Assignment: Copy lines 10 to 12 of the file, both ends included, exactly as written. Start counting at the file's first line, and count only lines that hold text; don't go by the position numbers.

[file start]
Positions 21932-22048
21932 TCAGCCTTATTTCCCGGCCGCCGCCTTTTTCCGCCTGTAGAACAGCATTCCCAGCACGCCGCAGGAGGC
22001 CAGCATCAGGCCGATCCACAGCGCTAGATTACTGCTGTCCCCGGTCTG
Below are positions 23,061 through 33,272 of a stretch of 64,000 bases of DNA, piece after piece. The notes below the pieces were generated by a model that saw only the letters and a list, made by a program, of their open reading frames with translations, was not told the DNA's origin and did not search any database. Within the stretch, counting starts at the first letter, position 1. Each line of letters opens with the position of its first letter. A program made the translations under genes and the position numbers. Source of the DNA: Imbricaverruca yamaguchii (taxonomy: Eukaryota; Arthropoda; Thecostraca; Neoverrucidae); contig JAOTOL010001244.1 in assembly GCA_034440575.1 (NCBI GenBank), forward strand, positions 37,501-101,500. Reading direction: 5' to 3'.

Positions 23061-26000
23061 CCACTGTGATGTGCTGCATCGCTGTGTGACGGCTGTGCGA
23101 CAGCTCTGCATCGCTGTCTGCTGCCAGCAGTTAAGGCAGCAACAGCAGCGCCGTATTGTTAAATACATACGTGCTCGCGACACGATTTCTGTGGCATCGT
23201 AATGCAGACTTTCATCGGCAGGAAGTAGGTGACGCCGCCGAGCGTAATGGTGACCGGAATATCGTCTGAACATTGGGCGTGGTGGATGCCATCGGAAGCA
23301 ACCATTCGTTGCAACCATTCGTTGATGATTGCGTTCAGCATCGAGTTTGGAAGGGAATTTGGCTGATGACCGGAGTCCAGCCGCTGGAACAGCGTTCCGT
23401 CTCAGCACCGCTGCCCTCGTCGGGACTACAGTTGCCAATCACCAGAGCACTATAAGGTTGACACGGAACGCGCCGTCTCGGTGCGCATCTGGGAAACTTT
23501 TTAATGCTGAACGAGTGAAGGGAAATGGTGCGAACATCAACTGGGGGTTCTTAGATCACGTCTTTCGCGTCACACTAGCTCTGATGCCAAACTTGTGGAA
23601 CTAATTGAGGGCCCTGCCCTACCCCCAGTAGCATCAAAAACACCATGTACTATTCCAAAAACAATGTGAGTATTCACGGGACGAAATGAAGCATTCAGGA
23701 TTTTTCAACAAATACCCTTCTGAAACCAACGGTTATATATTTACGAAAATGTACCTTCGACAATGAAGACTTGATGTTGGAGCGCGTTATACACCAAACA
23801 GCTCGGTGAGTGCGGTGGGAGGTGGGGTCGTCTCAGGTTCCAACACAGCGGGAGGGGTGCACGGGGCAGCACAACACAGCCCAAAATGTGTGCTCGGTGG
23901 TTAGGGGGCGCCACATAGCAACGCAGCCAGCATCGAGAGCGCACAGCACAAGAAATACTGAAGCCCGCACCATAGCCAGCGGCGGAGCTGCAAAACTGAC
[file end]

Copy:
23401 CTCAGCACCGCTGCCCTCGTCGGGACTACAGTTGCCAATCACCAGAGCACTATAAGGTTGACACGGAACGCGCCGTCTCGGTGCGCATCTGGGAAACTTT
23501 TTAATGCTGAACGAGTGAAGGGAAATGGTGCGAACATCAACTGGGGGTTCTTAGATCACGTCTTTCGCGTCACACTAGCTCTGATGCCAAACTTGTGGAA
23601 CTAATTGAGGGCCCTGCCCTACCCCCAGTAGCATCAAAAACACCATGTACTATTCCAAAAACAATGTGAGTATTCACGGGACGAAATGAAGCATTCAGGA